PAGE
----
Looking at the diagram, you can see the various vertical groupings. They include areas of society like the bureaucracy, the political parties, the churches, unions, universities, media, industry, clubs, and even things like farming and so forth. These individual groupings, when functioning properly, allow movement up the social hierarchy. They also allow people to feel like they have influence upon the direction of society. They allow a means for both social movement, but also social integration. These groups allow people to move up, but they also force those at the top of society to grapple with and confront the concerns of people lower down the social scale, those who are in a different class.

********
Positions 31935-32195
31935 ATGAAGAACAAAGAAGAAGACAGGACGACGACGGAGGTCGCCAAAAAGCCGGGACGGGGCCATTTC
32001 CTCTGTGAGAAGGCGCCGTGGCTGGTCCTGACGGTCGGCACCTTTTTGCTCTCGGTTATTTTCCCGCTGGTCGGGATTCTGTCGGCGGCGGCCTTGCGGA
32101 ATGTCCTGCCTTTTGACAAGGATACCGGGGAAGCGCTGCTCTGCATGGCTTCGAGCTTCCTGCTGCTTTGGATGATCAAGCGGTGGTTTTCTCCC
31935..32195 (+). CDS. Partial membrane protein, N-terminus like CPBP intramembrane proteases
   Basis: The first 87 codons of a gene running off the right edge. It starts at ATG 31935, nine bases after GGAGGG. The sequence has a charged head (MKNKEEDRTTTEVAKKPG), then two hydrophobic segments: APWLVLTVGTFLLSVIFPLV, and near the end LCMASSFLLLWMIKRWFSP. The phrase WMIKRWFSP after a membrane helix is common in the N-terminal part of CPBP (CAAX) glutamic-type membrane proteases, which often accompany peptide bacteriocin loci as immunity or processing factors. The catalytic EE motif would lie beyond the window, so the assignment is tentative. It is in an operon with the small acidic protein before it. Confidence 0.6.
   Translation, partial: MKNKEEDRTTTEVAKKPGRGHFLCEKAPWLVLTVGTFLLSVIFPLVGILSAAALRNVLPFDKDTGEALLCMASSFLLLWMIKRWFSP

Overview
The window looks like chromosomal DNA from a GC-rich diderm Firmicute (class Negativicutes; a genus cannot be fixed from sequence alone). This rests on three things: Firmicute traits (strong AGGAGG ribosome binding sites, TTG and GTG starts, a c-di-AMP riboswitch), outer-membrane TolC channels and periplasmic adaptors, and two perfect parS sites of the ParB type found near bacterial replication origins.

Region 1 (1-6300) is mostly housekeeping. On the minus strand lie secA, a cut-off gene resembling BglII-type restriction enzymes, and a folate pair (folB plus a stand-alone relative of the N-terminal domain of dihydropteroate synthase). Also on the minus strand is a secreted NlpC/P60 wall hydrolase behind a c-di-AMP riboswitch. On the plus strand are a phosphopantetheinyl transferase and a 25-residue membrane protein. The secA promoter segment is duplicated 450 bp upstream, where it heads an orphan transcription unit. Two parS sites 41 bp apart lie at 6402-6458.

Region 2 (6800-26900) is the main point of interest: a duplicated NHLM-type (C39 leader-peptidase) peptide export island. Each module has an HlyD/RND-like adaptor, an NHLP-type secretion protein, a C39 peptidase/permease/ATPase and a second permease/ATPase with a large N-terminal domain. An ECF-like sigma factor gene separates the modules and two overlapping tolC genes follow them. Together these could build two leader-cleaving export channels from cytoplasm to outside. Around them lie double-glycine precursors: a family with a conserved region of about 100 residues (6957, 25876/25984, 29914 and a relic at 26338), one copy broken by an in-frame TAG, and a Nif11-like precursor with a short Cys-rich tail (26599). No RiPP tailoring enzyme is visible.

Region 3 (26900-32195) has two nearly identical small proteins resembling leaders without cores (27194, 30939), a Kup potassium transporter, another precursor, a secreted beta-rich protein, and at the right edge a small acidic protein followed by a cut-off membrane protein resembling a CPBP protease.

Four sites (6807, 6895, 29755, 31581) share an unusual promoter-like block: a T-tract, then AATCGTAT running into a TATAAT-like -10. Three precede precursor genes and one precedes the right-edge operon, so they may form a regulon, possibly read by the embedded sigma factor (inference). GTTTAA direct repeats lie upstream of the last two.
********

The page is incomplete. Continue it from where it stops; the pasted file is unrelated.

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If the upper classes, for example, stop going to church regularly, they no longer meet the factory worker in the same church. This means they are no longer rubbing elbows with on committees together or engaged in shared charitable projects with each other. There is no contact. There is no exchange. There is not understanding. The classes become remote from each other. In a different way, if the upper reaches of society come to dominate many of the key institutions in society, effectively locking out the other classes, races or ethnic groups, this will cause tensions to build up as these other horizontal groups feel shut out and cut off. The lower groups no longer have any means to rise socially or to have their voices heard. The degree to which the vertical groupings can mediate between the horizontal groupings is the measure of how successfully a society will be able to absorb, integrate and alleviate revolutionary pressures. Conversely, societies in which stratification is tightly integrated horizontally with little vertical movement or integration, is a society which will feel more revolutionary pressure.